In the past few years, the best mattress brands have made much ado about keeping sleepers cool. Using a range of materials, fabrics and designs, the battle over who has the coolest mattress has become fiercely competitive, but just how do these technologies work, and why? Keep reading to learn about temperature, sleep, and the technologies mattress manufacturers are using to promote cool sleep.
The Issue of Hot Sleep & Mattresses
As sleep research continues evolving, we continue gaining a better understanding of which factors affect sleep, from temperature to mattress firmness and more. Researchers have found that cooler temperatures seem to promote deeper and more restful sleep, so the reasoning behind “sleeping cool” is fairly sound. Although studies have shown some variance with individual preferences, sleep professionals usually suggest the optimal temperature range is between 60-72 degrees fahrenheit. Temperatures above and below the “goldilocks” range could negatively affect rest, and anyone who’s experienced an uncomfortably hot night would likely agree.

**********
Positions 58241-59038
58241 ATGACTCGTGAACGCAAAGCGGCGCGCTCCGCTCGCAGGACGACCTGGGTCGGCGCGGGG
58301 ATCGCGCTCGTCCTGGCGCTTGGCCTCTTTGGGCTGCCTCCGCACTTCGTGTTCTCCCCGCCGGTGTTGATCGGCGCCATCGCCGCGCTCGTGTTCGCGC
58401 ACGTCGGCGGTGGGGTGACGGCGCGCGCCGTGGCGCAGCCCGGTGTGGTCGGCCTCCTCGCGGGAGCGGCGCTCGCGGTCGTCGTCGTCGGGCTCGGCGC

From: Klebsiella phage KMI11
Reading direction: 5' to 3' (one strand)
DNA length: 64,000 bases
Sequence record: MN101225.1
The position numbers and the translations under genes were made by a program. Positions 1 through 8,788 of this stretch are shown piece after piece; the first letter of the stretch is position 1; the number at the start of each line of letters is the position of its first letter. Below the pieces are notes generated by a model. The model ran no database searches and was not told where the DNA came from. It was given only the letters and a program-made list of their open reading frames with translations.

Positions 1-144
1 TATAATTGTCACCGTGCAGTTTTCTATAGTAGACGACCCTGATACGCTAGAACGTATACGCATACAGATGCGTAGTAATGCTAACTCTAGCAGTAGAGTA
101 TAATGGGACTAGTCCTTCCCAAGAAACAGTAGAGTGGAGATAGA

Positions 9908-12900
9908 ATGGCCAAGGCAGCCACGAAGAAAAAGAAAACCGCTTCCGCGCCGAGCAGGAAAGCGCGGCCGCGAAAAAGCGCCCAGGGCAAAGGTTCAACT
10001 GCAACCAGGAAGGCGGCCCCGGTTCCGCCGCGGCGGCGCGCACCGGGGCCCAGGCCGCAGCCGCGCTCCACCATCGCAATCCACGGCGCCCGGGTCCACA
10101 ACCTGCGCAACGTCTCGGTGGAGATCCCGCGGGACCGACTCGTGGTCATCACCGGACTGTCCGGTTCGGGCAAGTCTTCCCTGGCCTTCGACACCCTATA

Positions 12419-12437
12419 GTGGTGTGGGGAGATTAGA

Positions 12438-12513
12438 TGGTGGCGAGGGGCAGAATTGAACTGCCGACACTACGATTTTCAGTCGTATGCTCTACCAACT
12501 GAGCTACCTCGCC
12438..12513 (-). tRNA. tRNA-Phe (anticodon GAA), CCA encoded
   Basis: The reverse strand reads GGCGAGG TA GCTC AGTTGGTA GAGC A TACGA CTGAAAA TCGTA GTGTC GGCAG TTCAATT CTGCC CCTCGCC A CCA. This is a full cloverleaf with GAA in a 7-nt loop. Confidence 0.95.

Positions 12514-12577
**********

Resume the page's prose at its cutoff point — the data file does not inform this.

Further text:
Until the past 10 years though, coolness was rarely mentioned as a selling point for mattresses; in fact, products like heating blankets and pads were fairly popular, catering to the opposite end of the spectrum. The shift towards competitive coolness has largely been linked to the rise of polyurethane and memory foams in mattresses (and an improved understanding of rest, to a lesser degree). Earlier versions of these foams often had structures prohibitive of airflow, which could lead to hotter sleep for a proportion of people – especially those who naturally sleep warmer. In an effort to combat the perception that foams sleep hot, manufacturers thus began developing materials and designs touted to sleep cool.